Synopsis: A documentary that searches for the forgotten world of the direct-to-video erotic thriller, an American film genre that once dominated late-night cable television and the shelves of neighborhood video stores.
Stars: Andrew Stevens, Monique Parent, Amy Lindsay, Linda Ruth Williams, Kira Reed Lorsch, Jim Wynorski, Fred Olen Ray
Director: Anthony Penta
Running Length: 163 minutes
TMMM Score: (8/10)
Review: I’m a fan of the special features on home video releases, and while a behind-the-scenes featurette is fine and dandy, the making-of documentary gets me the most excited. Even better is when the documentary is retrospective many years after the fact. How a movie came together is fascinating, especially when you see it through the eyes of the filmmakers, stars who have had time to reflect, and fans who have carved out a place in their hearts for it over time. That’s why I love seeing the recent trend of “super-sized” documentaries that chronicle a specific genre. Among others, we’ve already had a massively impressive look at horror films throughout the ‘80s, which reminds me that you need to check out the In Search of Darkness films, I beg you.
Now comes, somewhat surprisingly to me, We Kill for Love, a look into the direct-to-video erotic thriller films that filled out the shelves (usually the top ones) in video stores throughout the 1990s during the true boom of VHS and early DVD market. I didn’t need much convincing to check this one out, but even I was gobsmacked at the 163-minute run time of this one, considering many of the films it covered barely cracked the 90-minute mark. I half expected this to be an excuse to show a lot of T & A in between interviews with starlets from the later less reputable skin flicks, but Andrew Penta’s thoughtfully compiled feature is a clear love letter to the forgotten genre.
Forgetting a silly framing device featuring an Archivist that almost threw off the entire balance of the doc, Penta quickly pivots out of this more cerebral dissection of the genre in favor of on-camera interviews with historians, writers, directors, and actors with insight into the growth of the business. The essential films of the era are discussed, both the Hollywood features (Fatal Attraction, Basic Instinct, 9 ½ Weeks) and their low-budget counterparts (Night Eyes, Eden, In the Heat of Passion, Red Shoe Diaries) as well as the major players of the time (Zalman King, Andrew Stevens, Fred Olen Ray, Monique Parent).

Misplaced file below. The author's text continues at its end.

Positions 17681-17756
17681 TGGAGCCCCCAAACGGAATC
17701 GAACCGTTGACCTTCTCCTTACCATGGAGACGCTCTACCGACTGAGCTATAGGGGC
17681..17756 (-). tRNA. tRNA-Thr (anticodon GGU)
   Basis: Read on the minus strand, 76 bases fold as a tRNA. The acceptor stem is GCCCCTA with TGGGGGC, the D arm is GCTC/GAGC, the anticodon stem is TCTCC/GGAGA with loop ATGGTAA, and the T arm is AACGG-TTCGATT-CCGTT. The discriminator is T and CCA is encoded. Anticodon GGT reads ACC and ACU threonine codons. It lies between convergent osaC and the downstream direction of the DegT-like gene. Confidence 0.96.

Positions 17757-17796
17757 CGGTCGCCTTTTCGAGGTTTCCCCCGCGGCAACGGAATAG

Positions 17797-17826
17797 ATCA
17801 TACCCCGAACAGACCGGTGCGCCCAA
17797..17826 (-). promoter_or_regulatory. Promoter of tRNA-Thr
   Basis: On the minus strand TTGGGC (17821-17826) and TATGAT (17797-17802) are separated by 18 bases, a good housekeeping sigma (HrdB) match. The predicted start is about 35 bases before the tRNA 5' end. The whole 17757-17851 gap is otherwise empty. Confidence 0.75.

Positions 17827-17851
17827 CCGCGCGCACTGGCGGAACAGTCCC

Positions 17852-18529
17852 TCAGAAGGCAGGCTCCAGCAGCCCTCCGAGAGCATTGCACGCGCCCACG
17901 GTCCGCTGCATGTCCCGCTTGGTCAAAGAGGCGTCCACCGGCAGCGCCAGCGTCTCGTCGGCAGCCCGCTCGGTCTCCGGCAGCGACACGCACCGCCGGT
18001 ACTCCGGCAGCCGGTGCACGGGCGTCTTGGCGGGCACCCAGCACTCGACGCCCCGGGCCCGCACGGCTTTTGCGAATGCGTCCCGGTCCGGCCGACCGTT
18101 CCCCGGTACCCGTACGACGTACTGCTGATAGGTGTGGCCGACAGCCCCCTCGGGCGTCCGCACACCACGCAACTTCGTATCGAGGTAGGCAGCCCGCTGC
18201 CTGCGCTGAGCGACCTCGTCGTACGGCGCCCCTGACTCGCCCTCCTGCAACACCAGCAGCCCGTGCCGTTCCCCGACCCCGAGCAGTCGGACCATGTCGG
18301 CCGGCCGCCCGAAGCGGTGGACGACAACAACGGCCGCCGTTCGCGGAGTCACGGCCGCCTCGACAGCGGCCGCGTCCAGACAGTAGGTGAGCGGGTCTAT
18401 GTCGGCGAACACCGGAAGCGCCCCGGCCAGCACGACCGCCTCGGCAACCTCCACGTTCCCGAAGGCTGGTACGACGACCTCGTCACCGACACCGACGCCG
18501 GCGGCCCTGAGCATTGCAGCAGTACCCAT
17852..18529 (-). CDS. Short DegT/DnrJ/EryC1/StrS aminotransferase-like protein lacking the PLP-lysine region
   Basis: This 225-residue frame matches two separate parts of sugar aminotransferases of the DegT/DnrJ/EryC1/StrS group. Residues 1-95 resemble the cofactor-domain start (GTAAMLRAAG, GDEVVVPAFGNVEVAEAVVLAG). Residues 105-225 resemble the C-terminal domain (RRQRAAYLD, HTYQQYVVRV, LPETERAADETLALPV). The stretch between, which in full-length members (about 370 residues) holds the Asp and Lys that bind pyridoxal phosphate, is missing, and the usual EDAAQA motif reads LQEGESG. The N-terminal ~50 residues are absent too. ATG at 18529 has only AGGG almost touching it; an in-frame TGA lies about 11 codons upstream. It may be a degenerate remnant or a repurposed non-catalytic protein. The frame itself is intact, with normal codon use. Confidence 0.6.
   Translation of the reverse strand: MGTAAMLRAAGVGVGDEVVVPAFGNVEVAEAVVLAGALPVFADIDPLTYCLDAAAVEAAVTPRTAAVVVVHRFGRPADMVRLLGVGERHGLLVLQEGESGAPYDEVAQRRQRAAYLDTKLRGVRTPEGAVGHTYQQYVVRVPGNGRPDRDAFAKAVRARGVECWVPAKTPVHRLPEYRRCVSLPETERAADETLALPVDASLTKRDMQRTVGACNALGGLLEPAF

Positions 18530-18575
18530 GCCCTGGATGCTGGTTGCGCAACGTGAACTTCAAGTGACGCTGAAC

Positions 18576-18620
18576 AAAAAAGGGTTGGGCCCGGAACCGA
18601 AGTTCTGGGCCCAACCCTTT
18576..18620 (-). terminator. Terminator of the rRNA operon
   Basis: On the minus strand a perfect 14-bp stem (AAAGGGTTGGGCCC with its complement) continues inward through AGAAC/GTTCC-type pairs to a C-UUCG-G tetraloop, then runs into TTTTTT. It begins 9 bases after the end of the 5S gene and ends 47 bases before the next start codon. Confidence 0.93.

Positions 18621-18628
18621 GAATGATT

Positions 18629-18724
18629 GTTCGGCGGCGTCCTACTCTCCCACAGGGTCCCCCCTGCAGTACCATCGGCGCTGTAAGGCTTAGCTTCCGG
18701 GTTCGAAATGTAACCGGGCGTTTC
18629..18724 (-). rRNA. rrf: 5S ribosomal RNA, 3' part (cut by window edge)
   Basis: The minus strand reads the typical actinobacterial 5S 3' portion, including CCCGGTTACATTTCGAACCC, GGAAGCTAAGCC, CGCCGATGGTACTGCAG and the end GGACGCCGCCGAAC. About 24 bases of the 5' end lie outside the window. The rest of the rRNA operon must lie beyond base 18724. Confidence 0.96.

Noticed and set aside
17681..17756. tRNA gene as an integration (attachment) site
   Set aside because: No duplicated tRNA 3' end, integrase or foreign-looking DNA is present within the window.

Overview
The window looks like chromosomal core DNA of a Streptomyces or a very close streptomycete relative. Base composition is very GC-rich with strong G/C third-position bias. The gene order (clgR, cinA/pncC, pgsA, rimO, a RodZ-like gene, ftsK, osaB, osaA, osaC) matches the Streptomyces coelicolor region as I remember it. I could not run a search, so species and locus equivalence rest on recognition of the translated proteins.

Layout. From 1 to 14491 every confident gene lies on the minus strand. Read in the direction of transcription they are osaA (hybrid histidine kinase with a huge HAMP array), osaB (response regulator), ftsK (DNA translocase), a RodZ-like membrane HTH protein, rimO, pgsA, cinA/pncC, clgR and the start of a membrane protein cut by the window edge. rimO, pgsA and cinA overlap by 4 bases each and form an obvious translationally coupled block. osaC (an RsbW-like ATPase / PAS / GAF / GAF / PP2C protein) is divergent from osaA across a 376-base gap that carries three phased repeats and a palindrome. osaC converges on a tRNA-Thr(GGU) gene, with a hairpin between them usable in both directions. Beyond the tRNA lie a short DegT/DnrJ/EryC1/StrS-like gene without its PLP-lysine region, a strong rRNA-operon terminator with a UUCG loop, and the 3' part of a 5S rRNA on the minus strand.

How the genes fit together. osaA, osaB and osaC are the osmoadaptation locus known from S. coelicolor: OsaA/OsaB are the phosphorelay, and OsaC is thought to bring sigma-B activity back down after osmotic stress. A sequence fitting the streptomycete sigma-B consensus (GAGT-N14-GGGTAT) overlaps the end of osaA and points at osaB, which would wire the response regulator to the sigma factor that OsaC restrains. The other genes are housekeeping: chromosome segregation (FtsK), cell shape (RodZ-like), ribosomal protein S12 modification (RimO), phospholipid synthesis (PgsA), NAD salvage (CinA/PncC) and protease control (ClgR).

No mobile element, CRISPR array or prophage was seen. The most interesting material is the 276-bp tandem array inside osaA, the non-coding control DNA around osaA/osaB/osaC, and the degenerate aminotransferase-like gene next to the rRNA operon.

Penta rarely delves into the darker side of the era, with AIDS and hard drug use primarily avoided, but then again, the entire point of these films was to sell a fantasy to consumers. Following that logic, keeping things on one level makes sense, especially with an already lengthy run time that may be testing the patience of squirmy viewers. I could have watched another hour of interviews because Penta’s subjects are fascinating, and their stories are rich with insider knowledge.
There will never be another time for the home video market like the one documented in We Kill for Love. As someone who worked in a video store while these movies came out, I can vouch for their incredible popularity among all ages, races, and creeds. Now, with so many options to watch at the touch of a button and products being put out quickly, there is less focus on the type of erotic projects discussed in Penta’s doc. It’s not meant to be kept in amber (it’s too steamy!), but the direct-to-video erotic thriller is captured fondly in this sharp documentary.